It is of interest that the stiffness in Appendix 6—figure 1A is smaller for the southpole gluing, even though its longitudinal deformation is more extended than for the lowerhalf gluing, as visible in Appendix 6—figure 1B. That is accounted by the deformation along the orthogonal direction, which expands in the entire lower half of the body (see Appendix 6—figure 1C). That deformation is forbidden for the lowerhalf gluing, which is the reason for the increased stiffness. Generally, the stiffness is expected to decrease as we reduce the region where the nematode is glued to the plate, which could be verified experimentally.
Appendix 7
Influence of the boundary conditions at the ends of the cylinder on its mechanical response
The main text discusses a pressurized cylindrical shell with free conditions at the two ends of the cylinder. Here, we analyze how mechanical properties are modified when the ends are closed by plugs, which leads to an additional component of stress.
We computed numerically the response to the indentation of a closed pressurized cylindrical shell. The numerical procedure is quite analogous to the main text, with the only difference of the boundary conditions. The action of the pressure on the plugs produces a longitudinal force on the shell, whose magnitude does not depend on their structure (but for a boundary layer close to the ends). Without loss of generality, we used semispherical plugs.
Results of the simulations are shown in Appendix 7—figure 1. The deformation profile for a given value of $p/E$ is more extended than for free conditions at the sides (Appendix 7—figure 1A). Since the associated change in volume is bigger, and the stiffness is dominated by internal pressure, the stiffness of the shell is greater (Appendix 7—figure 1B). The additional stiffness stems from the longitudinal stress introduced by the lateral plugs, as confirmed by the decrease of the difference between the closed and the open conditions with the internal pressure (Appendix 7—figure 1A,B).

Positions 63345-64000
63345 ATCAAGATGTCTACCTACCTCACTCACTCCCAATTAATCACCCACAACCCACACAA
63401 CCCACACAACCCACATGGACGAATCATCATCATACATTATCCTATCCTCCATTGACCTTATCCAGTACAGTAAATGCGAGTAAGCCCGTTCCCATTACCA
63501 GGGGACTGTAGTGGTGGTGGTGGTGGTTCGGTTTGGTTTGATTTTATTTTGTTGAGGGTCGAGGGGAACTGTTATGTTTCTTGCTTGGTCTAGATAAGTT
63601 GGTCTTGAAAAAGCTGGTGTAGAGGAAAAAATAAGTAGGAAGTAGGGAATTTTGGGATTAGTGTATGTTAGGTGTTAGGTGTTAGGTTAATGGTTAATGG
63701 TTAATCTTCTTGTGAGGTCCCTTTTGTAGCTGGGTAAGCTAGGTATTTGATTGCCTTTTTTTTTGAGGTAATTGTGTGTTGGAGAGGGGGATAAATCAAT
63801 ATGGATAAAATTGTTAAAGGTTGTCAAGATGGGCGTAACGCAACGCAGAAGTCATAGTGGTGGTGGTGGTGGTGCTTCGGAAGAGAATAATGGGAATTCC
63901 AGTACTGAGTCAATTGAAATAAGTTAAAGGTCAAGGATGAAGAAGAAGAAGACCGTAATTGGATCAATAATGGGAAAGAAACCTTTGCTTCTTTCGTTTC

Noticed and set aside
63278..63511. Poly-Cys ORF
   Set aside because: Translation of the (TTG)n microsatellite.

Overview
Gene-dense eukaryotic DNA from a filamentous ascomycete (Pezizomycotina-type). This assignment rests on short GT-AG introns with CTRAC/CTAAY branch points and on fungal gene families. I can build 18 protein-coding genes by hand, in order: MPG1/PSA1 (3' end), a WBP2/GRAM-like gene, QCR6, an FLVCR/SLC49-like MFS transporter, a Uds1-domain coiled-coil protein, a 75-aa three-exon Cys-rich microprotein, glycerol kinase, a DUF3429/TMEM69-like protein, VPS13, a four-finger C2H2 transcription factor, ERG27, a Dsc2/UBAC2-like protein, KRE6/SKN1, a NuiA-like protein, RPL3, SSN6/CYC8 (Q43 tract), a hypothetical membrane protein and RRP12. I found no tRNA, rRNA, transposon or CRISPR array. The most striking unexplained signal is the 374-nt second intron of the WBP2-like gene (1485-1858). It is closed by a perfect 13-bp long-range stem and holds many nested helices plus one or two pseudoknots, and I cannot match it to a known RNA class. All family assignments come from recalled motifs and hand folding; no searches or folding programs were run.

Let us now show that closed ends cannot reproduce experimental data, which is the reason why the main text focuses on open cylinders. We first fix the range $p/E\in [0,0.02]$ considered so far. The extension of the deformation decreases with $p/E$ but, even at the largest value $p/E=0.02$, it remains too wide to account for experimental data. Further increase in $p/E$ does reduce the extension, yet it runs in conflict with experimental data on the bulk modulus (Gilpin et al., 2015). Indeed, the estimate for $p$ obtained in the main text depends only on the deformation profile and the forceindentation relation, which are both given by the experiments. We can therefore fix $p=40k$Pa, and predict the bulk modulus for the corresponding various values of $E$. Results in Appendix 7—figure 1C are systematically smaller than experiments (and even further increase of $p/E$ would not help as the bulk modulus decreases with $p/E$).
In summary, we showed that the description of the nematode body as an elastic shell with closed ends cannot reproduce experimental data on the mechanics of C. elegans. Conversely, the main text showed that the same elastic model with free sides does capture main features of the mechanical response. Our results suggest that the longitudinal stress generated by the plugs is somehow relaxed in the worm, which may relate to the annular structure of the cuticle.
Appendix 8
The local geometry of the channels along the TRNs